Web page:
A Singapore grandma, a Danish expat and an unlikely friendship

A Singapore grandma, a Danish expat and an unlikely friendship
Annie Tan, 87, (right) and Danish expatriate Pernille Vedersø Bussone, 36, have formed a strong bond thanks to the special trishaw.
PHOTO: Our Better World

It was an unlikely friendship but Annie Tan, 87, and Danish expatriate Pernille Vedersø Bussone, 36, have formed a strong bond thanks to a special trishaw which takes them across the neighbourhood, allowing them to explore Singapore and meet new people along the way.

During their weekly meetings, Annie (or Auntie Annie) and Pernille talk about all things under the sun - where they come from, what their childhoods were like and where they would like to go in future.

It also gives Auntie Annie a chance to feel the wind in her hair - something many young and able people take for granted.

Their friendship is all thanks to the Cycling Without Age movement, which was born in Denmark in 2012 and has since expanded to over 20 countries.

It began when its founder, Ole Kassow, decided that he wanted to bring the joy of cycling to people who have lost the ability to do so because of their age.

Not only did the rides foster a connection between the young and old, they gave the elderly a chance to revisit and remember the places they once knew, to share stories about the past and to see how life had changed.

Singapore's ever-changing city is home to Cycling Without Age's first Asian branch, and anyone is welcome to rent the trishaw for free or volunteer to take seniors out for a trip down memory lane.

Pernille, who moved to Singapore with her family in 2014, works as head of the non-profit group full-time.

She first met Auntie Annie at the Salvation Army's Family Services Centre, and they have been going on their trishaw rides since August 2015.

Their families have since become close friends, and Auntie Annie makes Peranakan treats for Pernille's children, while Pernille brings Auntie Annie's family Danish Christmas cookies.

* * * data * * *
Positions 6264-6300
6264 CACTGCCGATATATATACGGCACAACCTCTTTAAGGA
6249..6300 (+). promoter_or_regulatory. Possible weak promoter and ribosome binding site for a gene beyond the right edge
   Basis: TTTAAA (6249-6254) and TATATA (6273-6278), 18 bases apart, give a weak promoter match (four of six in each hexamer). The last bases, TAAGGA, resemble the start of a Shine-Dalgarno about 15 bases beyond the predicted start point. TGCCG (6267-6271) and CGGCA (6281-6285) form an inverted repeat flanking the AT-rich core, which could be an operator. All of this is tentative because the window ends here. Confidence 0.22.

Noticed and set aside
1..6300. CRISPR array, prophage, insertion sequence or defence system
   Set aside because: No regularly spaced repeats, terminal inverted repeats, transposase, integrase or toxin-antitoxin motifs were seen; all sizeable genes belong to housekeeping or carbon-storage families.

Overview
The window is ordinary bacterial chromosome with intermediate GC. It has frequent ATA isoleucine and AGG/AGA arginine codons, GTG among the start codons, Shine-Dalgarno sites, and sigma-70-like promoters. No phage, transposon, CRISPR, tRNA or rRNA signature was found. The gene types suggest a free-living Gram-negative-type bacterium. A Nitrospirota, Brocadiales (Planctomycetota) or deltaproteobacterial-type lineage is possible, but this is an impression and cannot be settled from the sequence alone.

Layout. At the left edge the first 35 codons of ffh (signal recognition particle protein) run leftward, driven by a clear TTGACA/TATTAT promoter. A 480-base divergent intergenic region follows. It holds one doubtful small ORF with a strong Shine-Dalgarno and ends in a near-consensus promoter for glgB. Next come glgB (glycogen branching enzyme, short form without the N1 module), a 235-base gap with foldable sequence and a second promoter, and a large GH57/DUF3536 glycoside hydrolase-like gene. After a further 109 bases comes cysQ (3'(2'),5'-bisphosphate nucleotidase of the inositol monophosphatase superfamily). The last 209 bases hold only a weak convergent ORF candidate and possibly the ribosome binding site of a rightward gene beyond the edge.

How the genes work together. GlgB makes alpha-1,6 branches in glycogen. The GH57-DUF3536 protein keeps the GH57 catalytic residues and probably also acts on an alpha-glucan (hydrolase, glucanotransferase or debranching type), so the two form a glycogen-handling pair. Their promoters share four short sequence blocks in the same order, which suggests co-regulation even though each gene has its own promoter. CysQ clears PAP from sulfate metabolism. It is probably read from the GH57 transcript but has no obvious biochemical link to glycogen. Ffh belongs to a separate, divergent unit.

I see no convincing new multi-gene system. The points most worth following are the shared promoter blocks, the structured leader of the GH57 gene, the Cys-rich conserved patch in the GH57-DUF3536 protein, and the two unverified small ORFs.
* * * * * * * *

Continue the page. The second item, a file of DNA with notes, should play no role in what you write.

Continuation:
Video by: Our Better World


The Salvation Army was the first to adopt Cycling Without Age at their Family Services Center in Beo Crescent, and the elderly folk who visit the centre have been enjoying their rides through the neighbourhood.

Social Work Assistant Chris Wong, 38, said that the trishaw has put smiles on the faces of many elderly folk at the centre.

In a video produced by Our Better World, a storytelling initiative of the Singapore International Foundation, one elderly man tells Chris that the ride he gave was "very good", while the elderly woman next to him said: "I love, I love".

Referring to the elderly folk who go for rides on the trishaw, Chris says: "They need companions, and they'll really appreciate you bringing them out even if it's a short stint of 15-30 minutes. They'll love it".

Find out more about how you can get involved on Our Better World.

ljessica@sph.com.sg

More about

Purchase this article for republication.

SHOPPING

BRANDINSIDER

SPONSORED

Most Read

Your daily good stuff - AsiaOne stories delivered straight to your inbox
By signing up, you agree to our Privacy policy and Terms and Conditions.